A change initiated by families

They regret from the Association A contra marcha saves lives that although there are many individual initiatives and small collectives, there is no real awareness of society before this problem. “The moment we become aware of the importance of our children traveling safely in school transport, they will demand equipped buses and the centers and companies will realize that, or offer them, or they will not have enough users for the profitability of the service “, they say. That is why they insist that private initiatives are important: because they can achieve results more quickly than those initiated by the public authorities. “

Precisely to guide families in the possibility of improving the transport of their school, Mikel Garrido and Marta Erill, physiotherapist and author of the blog ‘A mother from another planet’, jointly developed in 2018 a basic guide with all the necessary information for talk to school. A useful guide for families like Nerea Zambrano, journalist and mother of two children, who raised the problem with other parents at the school. After months of talks he says that the issue has been put on hold. “The most difficult thing is to find a bus company with three-point belts and that we finally achieved. However, the company has not allowed families to bring uppers and the school itself considers it a “junk”. We have not been given the option of taking the children to the places of the excursions in our own transport. So the last conversations lead us to organize a talk at the school with an expert in the field who insists on how children should travel to be safe on the bus. “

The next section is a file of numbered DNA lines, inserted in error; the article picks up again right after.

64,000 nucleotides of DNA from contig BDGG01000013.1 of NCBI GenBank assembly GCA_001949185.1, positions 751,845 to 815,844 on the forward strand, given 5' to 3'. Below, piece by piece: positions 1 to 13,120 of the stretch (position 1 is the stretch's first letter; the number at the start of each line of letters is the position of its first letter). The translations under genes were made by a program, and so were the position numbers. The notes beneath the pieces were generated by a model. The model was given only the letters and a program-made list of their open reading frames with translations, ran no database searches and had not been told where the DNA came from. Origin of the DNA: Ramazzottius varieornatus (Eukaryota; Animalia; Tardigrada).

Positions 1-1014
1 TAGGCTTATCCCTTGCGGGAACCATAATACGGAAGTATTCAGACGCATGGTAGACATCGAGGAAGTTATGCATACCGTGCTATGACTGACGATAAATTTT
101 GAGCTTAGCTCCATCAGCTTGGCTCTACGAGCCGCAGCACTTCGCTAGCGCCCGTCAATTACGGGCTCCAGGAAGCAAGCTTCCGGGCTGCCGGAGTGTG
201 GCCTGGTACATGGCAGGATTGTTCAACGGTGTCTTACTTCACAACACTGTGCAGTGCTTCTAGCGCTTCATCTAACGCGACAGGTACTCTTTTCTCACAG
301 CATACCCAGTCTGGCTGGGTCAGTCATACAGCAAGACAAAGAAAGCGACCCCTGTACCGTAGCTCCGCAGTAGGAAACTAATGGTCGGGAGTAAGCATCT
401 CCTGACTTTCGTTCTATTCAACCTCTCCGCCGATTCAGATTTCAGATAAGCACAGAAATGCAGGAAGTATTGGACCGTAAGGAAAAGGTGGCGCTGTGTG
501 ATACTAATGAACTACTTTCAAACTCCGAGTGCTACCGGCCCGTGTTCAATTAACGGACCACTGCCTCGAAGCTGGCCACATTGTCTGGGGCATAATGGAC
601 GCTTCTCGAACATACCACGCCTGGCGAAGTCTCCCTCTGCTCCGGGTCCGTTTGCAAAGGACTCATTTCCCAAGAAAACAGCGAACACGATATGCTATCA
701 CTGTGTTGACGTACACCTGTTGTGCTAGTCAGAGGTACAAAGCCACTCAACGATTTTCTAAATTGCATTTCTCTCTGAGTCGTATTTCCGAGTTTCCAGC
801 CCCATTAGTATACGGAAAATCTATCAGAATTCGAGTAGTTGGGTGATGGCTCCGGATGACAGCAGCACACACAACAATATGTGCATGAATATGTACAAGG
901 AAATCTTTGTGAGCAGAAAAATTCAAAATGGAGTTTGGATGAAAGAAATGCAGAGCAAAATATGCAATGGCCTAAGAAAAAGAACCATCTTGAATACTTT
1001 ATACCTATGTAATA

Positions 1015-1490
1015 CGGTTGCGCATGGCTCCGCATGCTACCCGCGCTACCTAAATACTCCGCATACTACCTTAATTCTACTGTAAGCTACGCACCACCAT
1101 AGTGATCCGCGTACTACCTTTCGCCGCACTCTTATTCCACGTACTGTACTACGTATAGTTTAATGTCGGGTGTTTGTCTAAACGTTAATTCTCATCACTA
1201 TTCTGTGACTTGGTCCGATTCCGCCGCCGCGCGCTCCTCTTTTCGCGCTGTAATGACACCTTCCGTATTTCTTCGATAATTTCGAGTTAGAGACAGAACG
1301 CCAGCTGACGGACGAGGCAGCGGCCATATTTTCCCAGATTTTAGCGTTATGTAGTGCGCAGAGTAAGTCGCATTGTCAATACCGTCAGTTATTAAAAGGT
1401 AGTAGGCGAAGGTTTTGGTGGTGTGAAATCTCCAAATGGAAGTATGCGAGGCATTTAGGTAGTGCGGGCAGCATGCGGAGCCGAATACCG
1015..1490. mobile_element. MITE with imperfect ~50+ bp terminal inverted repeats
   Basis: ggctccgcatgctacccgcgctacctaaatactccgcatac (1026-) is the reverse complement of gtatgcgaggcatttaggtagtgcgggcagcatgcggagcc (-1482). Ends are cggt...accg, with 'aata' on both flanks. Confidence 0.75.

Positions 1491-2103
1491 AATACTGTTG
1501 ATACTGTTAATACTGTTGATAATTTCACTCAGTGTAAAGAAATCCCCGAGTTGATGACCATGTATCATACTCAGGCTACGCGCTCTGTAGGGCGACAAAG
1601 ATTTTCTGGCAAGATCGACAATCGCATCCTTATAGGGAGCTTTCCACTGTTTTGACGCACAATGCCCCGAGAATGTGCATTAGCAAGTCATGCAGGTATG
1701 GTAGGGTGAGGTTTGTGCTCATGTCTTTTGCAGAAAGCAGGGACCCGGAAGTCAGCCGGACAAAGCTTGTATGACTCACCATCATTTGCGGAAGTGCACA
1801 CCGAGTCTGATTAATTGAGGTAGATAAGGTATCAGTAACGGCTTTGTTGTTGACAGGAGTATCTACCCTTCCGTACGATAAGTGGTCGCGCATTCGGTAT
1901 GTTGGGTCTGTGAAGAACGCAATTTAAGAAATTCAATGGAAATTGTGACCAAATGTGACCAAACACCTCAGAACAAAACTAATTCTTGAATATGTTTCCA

Jesús Rodríguez believes there is a lack of awareness and road safety: “There is a false sense of security. The current regulations do not help, which is very lax and has many loopholes. But families need safe school transportation; It is not worth using the typical “tagline” of which is approved because approved is not always safe. I have always said that change will be made by families and we will force institutions and organizations to change the model of safety in school transport “.

Mikel Garrido, finally, also considers that the force is being made more from the society that demands safety for minors, and that it is the fathers and mothers who are causing the companies to start installing SRI also on the buses: ” From the institutional point of view, the DGT recognizes that it is a “huge hot potato”, so they aim to give a response before the start of the next course. For this they have created a working group to which we have been invited, “he concludes.